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A pioneer of sports medicine

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It all began with a bout of tennis elbow. Dr. Robert Nirschl loved playing sports such as basketball, football and tennis in high school. So when his family moved to Northern Virginia, they joined the Tuckahoe Recreation Club, and Nirschl picked up a racket again. 

As he felt soreness in his arm, the orthopedic surgeon began to look into the leading research on tennis elbow. But none of it seemed right. “I went to the cadaver lab at Georgetown and started to analyze the anatomy. (I realized) what we had been doing for the last 100 years absolutely makes no sense,” he said. 

So he redesigned the surgery used to treat tennis elbow, now known as the Nirschl operative procedure. It’s one of the many reasons the Mayo Clinic honored Nirschl, a parishioner of St. Agnes Church in Arlington, with the distinguished alumni award earlier this year. “When I go to meetings and whatnot, people will come up to me and say, ‘I’m doing your operation and it really works and I appreciate it.’ So that’s really rewarding,” he said.

Nirschl was born the son of a dentist, raised in South Milwaukee and educated by Franciscan nuns. He studied for two years at College of the Holy Cross in Massachusetts, then transferred to Marquette University in Milwaukee, graduating in 1954. “I spent a lot of time with Jesuits one way or another,” he joked. He graduated from the Medical College of Wisconsin, then interned for two years at St. Mary’s Hospital in Duluth. He studied orthopedic surgery at the Mayo Clinic and the University of Minnesota.   

To avoid being drafted while in the midst of his studies, he enlisted in the U.S. Navy and worked for two year as a surgeon in the now closed St. Albans Naval Hospital in Long Island. “In the military, you’re dealing with essentially occupational athletes,” he said. “Whether it’s throwing a baseball or throwing a hand grenade the goal is good health and to perform.” 

Nirschl and his wife, Mary Ann, eventually settled in McLean. When he began his medical practice in Arlington, “there was no such thing as sports medicine,” he said. But in 1970, around the same time he started playing again, “somehow I got involved with tennis players, and the next thing I knew I was filming world-class tennis players and analyzing their strokes,” he said.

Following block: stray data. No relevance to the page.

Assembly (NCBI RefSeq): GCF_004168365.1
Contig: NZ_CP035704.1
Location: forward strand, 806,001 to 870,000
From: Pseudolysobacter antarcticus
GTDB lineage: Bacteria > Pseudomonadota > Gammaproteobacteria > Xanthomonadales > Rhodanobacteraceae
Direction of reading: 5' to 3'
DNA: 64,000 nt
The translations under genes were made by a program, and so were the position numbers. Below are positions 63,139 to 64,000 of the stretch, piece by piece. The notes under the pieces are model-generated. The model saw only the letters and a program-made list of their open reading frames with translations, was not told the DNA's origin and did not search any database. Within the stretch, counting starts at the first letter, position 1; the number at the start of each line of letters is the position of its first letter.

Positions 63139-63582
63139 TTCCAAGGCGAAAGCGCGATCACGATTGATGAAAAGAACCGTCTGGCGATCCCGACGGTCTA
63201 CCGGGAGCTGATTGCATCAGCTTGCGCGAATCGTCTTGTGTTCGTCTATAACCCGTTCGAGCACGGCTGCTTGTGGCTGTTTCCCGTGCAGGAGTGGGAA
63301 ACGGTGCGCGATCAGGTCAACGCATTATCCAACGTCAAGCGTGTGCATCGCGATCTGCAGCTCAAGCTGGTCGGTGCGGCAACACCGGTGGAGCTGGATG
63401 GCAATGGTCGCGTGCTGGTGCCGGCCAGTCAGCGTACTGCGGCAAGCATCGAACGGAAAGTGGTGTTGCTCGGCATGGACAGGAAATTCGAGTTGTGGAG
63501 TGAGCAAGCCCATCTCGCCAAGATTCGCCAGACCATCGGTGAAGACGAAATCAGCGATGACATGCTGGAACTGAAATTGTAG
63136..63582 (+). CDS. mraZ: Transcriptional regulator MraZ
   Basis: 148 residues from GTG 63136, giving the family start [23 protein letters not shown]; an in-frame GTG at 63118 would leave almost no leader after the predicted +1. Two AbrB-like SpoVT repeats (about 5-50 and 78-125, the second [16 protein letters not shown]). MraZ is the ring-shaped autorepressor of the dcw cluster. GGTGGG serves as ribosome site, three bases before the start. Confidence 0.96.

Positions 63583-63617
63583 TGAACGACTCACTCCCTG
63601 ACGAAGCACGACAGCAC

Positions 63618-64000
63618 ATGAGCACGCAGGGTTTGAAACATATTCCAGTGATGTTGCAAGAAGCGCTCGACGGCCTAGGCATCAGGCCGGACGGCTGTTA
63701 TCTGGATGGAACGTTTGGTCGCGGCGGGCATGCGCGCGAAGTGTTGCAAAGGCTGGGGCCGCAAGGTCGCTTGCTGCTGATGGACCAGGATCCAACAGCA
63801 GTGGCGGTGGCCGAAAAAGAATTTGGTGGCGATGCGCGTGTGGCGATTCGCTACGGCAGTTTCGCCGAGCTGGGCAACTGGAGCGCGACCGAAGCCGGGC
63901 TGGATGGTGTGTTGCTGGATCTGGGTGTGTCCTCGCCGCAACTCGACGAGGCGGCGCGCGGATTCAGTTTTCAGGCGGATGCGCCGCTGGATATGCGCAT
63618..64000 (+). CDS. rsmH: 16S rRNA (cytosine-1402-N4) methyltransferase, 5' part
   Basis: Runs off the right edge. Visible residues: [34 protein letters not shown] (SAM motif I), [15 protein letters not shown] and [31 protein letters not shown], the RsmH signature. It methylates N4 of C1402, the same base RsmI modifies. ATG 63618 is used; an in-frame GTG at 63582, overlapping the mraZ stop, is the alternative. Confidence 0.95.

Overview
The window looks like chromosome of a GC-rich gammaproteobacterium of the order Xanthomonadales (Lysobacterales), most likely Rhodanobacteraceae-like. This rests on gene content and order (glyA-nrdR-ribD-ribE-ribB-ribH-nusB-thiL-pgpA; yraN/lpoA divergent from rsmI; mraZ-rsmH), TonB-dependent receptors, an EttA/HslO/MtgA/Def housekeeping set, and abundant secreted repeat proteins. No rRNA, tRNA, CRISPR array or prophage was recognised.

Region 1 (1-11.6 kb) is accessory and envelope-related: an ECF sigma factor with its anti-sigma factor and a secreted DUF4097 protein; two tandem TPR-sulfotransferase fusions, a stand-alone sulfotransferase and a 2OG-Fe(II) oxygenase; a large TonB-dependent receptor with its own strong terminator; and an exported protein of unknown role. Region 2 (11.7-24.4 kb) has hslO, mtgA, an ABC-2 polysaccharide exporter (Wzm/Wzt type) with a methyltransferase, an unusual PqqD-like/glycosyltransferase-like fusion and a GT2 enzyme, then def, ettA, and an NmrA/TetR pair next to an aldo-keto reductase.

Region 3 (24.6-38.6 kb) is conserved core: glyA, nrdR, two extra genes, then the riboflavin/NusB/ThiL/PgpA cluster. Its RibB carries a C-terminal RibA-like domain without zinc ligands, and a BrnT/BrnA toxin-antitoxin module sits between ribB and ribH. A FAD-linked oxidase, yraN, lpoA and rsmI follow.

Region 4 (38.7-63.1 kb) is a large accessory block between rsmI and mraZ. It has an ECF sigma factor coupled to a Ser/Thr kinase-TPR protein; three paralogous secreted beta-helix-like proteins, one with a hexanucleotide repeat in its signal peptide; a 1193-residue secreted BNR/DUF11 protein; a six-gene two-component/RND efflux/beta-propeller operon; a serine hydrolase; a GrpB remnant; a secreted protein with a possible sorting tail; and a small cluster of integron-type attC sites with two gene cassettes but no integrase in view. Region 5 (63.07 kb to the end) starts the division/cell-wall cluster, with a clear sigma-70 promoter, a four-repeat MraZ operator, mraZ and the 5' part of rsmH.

“I started to find out what caused injury. From then, we started to work on appropriate rehabilitation programs, which were more or less nonexistent at the time.”

Nirschl founded the Virginia Sportsmedicine Institute in 1974. He served on the President’s Council on Physical Fitness under Ronald Reagan. He started two fellowship programs to train young physicians in sports medicine, including one for military doctors. In the course of his career, he operated on Wimbledon tennis champions. “The mentality of the athlete is they want to get well fast, so from that point of view, it’s a very positive patient population to deal with,” he said.

The Nirschls’ three children attended Bishop O’Connell High School in Arlington. Nirschl served as the team doctor for sport injuries for 35 year at O’Connell and at other local high schools. He also served on the board for trustees for Marymount University in Arlington 2005-14. 

The Nirschls have been married for 59 years, and have 11 grandchildren and one great-grandchild. Though he’s stopped doing surgery, Nirschl still goes into the office a few times a week and is sought out for second opinions. 

Through dozen of articles, Nirschl has advocated for a system that prioritizes the patient/doctor relationship. Today the “veterinary ethic” pervades the healthcare system, said Nirschl. In an animal clinic, the vet naturally approaches the owner, not the pet, to explain treatment options. 

“You hope that the pet owner is a pet lover,” he said.  

In a similar way, instead of being accountable to their patients, doctors have to answer to hospitals or insurance companies first, he said. It makes it hard for the most well-intentioned doctors to provide quality care.

“The only way out of the dilemma is for the patient to be in control and for the doctor to do what’s in the best interest of the patient. The best way that can happen is that the patient has control over their own health benefits,” he said. “And politically, (it requires) one sentence in the tax code — everyone is treated equally under purchase of the health benefit. That’s what the Catholic community should be pushing.” 

Dr. Nirschl spent years training to be a specialty doctor. He’s made it a priority to train fledgling doctors and written hundreds of article and book chapters. He’s m developed new techniques, new procedures, and helped pioneer a new field of medicine that many discounted at the time.

“It all goes back to Catholic tradition and what was imbued in the legacy of the Mayo Clinic, which was do what’s in the best interest of the patient,” he said.

© Arlington Catholic Herald 2018